Beatrice Benewaa, Felix Oppusu Paapa Agyiri, Stephen Kwabena Asaah-Junior


We are in the midst of a worldwide crisis that is killing people, causing human suffering, and putting people's lives at risk. But it is not just a life-threatening condition. It is, without a doubt, a human-societal problem. The COVID epidemic is wreaking havoc on society from the inside. School closures have also resulted in a lack of daycare, which has put a strain on women’s work-life balance and parents required to assist their children's learning at home. This study aimed to investigate the influence of COVID-19 on social interaction in families in Abetifi, Kwahu East District. The study used a qualitative research methodology with an interpretivist viewpoint encapsulated within the inductive epistemological framework. Using purposive and convenience sampling strategies, the researchers chose 15 Abetifi residents as participants to complete the interview schedule. The study discovered that the COVID-19 pandemic had hurt family bonds and social contact. The survey also found that participants followed the safety rules out of concern for their own and loved ones’ lives. It is suggested that regulatory authorities such as the World Health Organization (WHO), the Ministry of Health (M.O.H.), and the Ghana Health Service (G.H.S.) continue to encourage people to follow safety precautions because we do not know when the virus will go away.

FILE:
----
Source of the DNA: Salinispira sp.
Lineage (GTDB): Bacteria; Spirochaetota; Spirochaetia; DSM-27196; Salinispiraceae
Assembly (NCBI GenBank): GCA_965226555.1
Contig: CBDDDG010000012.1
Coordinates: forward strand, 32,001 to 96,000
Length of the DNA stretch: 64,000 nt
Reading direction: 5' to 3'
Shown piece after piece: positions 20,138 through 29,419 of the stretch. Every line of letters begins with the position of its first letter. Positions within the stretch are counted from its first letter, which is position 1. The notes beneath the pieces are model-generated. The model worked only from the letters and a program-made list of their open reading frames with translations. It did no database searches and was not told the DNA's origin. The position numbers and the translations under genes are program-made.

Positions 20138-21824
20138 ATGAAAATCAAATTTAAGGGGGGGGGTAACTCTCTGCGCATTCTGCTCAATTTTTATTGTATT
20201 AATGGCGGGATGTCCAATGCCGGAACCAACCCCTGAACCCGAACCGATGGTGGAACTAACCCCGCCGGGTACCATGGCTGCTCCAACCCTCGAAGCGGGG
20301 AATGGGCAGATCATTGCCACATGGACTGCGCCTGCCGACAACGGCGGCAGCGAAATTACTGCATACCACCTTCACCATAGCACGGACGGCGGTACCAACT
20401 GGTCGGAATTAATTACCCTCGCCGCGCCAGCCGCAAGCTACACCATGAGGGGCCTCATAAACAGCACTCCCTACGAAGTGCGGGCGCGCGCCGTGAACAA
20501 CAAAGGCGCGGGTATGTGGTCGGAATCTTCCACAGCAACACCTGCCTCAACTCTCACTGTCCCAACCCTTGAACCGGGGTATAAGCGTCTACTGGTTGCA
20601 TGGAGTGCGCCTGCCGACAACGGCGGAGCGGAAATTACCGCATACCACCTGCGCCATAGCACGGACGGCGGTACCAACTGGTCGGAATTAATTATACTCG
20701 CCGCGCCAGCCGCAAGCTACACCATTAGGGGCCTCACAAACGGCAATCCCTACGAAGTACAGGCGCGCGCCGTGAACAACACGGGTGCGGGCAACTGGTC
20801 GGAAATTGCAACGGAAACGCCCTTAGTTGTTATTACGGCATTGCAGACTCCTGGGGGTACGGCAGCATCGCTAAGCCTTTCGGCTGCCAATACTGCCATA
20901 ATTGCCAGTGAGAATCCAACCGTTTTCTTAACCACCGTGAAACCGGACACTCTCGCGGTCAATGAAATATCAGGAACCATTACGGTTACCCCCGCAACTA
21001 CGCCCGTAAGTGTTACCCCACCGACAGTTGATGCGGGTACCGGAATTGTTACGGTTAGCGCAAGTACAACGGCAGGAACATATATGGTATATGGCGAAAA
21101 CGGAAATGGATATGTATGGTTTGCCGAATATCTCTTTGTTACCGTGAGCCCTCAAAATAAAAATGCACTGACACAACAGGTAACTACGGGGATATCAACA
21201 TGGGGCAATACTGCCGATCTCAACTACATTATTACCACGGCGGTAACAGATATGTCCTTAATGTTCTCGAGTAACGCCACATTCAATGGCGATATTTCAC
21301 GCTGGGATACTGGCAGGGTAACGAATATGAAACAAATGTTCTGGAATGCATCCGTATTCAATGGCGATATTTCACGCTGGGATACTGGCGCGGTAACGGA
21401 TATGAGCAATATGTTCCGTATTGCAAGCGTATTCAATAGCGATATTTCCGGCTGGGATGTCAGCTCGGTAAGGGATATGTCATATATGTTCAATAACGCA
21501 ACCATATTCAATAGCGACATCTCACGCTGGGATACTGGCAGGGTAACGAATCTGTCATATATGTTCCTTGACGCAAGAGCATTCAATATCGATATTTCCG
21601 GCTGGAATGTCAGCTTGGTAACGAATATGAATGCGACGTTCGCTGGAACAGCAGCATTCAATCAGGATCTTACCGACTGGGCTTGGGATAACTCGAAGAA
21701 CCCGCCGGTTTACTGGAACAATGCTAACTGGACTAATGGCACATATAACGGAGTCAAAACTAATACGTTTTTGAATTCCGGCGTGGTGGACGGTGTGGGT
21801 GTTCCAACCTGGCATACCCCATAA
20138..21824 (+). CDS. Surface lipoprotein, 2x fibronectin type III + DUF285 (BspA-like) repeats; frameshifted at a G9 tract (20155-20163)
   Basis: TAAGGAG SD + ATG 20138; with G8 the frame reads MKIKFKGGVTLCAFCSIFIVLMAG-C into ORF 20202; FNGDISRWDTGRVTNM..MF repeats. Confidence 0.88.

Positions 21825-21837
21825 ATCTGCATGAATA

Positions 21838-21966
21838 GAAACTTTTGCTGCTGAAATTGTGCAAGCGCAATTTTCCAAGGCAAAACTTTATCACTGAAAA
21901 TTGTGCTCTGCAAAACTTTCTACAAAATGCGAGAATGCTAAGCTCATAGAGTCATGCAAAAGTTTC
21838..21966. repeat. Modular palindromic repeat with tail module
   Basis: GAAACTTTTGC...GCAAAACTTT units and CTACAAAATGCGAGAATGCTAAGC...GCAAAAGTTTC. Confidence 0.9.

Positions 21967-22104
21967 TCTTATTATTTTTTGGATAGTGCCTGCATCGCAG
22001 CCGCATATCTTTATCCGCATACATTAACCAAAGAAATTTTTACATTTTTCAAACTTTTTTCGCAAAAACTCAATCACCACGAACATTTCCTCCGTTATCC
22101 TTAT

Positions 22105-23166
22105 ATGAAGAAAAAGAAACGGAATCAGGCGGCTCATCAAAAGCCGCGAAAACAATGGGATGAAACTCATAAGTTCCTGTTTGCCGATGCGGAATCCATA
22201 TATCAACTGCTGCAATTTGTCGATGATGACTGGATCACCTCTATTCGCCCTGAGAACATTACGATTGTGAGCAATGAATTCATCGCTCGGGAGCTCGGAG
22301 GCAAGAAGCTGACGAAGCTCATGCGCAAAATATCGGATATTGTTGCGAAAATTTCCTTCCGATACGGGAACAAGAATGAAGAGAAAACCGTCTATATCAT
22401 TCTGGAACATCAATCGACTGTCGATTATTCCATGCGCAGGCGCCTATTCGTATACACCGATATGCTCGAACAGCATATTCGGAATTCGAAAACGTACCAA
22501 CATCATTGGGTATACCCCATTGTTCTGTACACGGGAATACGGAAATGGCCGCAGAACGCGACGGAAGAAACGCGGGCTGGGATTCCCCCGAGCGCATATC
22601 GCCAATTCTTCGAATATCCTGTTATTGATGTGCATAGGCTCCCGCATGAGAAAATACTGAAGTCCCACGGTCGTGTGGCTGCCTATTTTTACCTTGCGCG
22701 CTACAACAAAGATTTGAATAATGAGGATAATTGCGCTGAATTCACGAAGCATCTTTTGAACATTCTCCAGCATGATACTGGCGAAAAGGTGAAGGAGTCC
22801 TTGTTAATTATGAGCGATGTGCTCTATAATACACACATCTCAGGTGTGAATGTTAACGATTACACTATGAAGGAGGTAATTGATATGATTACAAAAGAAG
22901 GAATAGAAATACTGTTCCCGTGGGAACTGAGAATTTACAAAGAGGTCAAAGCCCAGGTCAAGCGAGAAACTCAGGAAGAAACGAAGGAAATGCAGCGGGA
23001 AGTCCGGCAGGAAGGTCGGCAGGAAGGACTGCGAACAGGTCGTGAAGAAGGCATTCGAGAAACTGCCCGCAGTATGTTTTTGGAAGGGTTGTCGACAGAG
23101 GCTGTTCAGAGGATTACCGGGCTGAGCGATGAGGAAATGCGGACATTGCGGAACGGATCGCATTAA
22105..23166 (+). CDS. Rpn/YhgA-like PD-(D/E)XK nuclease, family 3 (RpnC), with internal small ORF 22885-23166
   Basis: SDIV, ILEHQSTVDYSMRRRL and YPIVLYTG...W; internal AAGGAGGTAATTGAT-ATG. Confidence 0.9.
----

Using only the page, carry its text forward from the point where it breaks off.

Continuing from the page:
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social interaction, COVID-19 pandemic, social connectedness, stigmatisation, Ebola virus

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